MORAN: State loss exposed how thin LSU is in the trenches

By JAMES MORAN | Tiger Rag Associate Editor

It was the comical amount of penalties LSU took.

It was a team failing to match the focused intensity of an opponent feeding off an electric crowd.

It was a bunch of freshmen playing like freshmen in the Southeastern Conference debut.

And yes, it was a rough night at the office for LSU’s coaching staff.

All of those factors played into LSU’s 37-7 humiliation at the hands of Mississippi State in Davis Wade Stadium on Saturday night. All bullet points to be noted in chronicling the anatomy of a train wreck.

Each are legitimate concerns going forward, but none were the root cause of the worst lost LSU has suffered to date in series history.

Regardless of what else happened, State thoroughly manhandled LSU at the point of attack on both sides of the football. And unlike running guys who commit penalties or adjusting game plans, it’s hard to envision how that problem can be fixed with game-week preparations.

“We played an SEC team and we got handled up front on both sides of the front,” said LSU coach Ed Orgeron, who called the loss the wake-up call.

Aside from the lone touchdown drive, an 8-play, all-run feet of strength, the offensive line appeared punch-less in the ground game and overrun in pass protection.  State managed to pressure Danny Etling early in often despite LSU frequently holding eligible receivers out of the pass pattern to block.

LSU may not have fared any better if it still had Maea Teuhema, the starting right guard who was suspended indefinitely and left the program early in training camp. Still, Saturday night showed why teams don’t generally start true freshmen offensive linemen in the SEC.

And that’s not to put the unit’s failures squarely at the feet of Ed Ingram and Saahdiq Charles — both have the potential to be fine players down the road — as there’s plenty of blame to go around.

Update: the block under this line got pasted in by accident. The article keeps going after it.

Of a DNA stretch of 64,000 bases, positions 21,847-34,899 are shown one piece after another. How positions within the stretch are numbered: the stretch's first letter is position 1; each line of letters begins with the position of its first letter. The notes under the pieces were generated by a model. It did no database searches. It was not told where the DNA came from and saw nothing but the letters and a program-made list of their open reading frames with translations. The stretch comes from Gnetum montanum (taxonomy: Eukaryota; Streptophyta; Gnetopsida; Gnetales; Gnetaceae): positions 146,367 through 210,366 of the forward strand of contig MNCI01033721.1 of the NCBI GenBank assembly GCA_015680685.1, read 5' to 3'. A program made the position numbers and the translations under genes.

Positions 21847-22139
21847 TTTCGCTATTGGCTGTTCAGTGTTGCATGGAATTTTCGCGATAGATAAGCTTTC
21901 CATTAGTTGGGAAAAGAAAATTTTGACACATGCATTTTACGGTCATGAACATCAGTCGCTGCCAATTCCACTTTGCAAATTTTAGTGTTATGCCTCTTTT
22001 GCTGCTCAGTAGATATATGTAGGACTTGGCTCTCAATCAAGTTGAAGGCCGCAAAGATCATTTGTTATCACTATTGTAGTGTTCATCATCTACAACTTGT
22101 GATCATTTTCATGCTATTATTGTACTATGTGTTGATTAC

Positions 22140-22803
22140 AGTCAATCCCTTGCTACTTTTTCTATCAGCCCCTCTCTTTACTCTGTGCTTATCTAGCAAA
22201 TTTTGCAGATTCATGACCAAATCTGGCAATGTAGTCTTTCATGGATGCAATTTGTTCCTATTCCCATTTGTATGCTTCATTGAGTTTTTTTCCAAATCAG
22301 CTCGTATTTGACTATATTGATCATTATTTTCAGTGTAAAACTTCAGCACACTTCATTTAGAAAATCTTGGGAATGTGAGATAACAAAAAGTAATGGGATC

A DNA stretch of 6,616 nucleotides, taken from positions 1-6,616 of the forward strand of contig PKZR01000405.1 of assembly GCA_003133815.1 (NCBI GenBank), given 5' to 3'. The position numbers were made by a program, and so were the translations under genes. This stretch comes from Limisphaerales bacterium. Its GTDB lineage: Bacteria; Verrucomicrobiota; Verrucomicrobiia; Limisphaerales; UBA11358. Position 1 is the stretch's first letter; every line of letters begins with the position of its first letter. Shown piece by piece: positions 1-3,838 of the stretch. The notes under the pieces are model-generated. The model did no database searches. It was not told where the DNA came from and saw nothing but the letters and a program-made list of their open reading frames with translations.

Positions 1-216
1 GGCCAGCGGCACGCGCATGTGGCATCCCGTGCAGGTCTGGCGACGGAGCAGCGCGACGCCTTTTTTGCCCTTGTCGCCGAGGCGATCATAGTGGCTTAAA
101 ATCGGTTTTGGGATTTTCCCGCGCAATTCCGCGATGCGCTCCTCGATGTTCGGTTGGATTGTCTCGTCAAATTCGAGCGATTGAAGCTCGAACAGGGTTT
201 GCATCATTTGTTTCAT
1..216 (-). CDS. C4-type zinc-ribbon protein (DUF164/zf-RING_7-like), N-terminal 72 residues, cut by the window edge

But Teuhema was the fifth linemen to transfer away in a calendar year, leaving LSU with 11 scholarship linemen, and that lack of quality depth got exposed in Starkville.

State sophomore Jeffery Simmons led the charge. He skipped through LSU’s side of the field during early warm-ups jawing at different position groups. Eventually Arden Key jawed back and the two sides game together for a good old fashion pregame shoving match.

He talked the talk, and as reprehensible of a human being as he is, he walked the walk. Simmons made seven tackles and 1.5 sacks in the teeth of State’s smothering defense.

“My whole concern all week was whether or not we could block them,” Orgeron said. “And obviously we didn’t block them … We’re going to face better defensive lines down the road. We’ve got to be ready.”

The night didn’t go much better for LSU’s defensive line.

Playing without Rashard Lawrence, LSU’s defensive ends and outside linebackers repeatedly failed to set the edge as State bounced run after run outside for big gains. Nick Fitzgerald rushed for 88 yards and accounted for two of his four scores on the ground. Aeries Williams chipped in with 146 yards.

Nose tackle Greg Gilmore shifted into Lawrence’s vacated end spot and Ed Alexander took his place in inside. LSU kept it competitive up front until Alexander got hurt, at which point State began to run wild. Once Neil Farrell got ejected for targeting, LSU had just four healthy defensive linemen.

“We’re thin,” Orgeron said. “We’re very, very thin.”

There’s legitimate reason to think this unit can get back on track in the weeks to come — more so than their counterparts on the offensive line, anyway. Lawrence, who wasn’t sporting a walking boot Saturday, will be back at some point, and Key can play his way back into better shape.

But the underlying problem remains: LSU is thinner along the offensive and defensive lines right now than any group in recent memory.

LSU has been trending this way in recent years, but the disparity in talent tended to only show itself when the Tigers faced Alabama. Even with an outdated offensive attack, LSU still ranked among the nation’s most physical teams on both sides of the line in recent years.

Perhaps Mississippi State is primed to challenge the Tide in the SEC West this year and is far better than all of the experts thought. Maybe the Bulldogs are loaded and pounced all over a shorthanded opponent because of all the self-inflicted wounds chronicled above.

LSU better hope so, anyway.

Otherwise the Tigers are in a deep heap of trouble and Saturday’s bludgeoning could be just the start of what’s to come.

About James Moran 1377 Articles
James Moran was Editor of Tiger Rag from August 2018 to October 2019. He previously served as the associate editor since 2014. He is a graduate of the LSU Manship School of Journalism.

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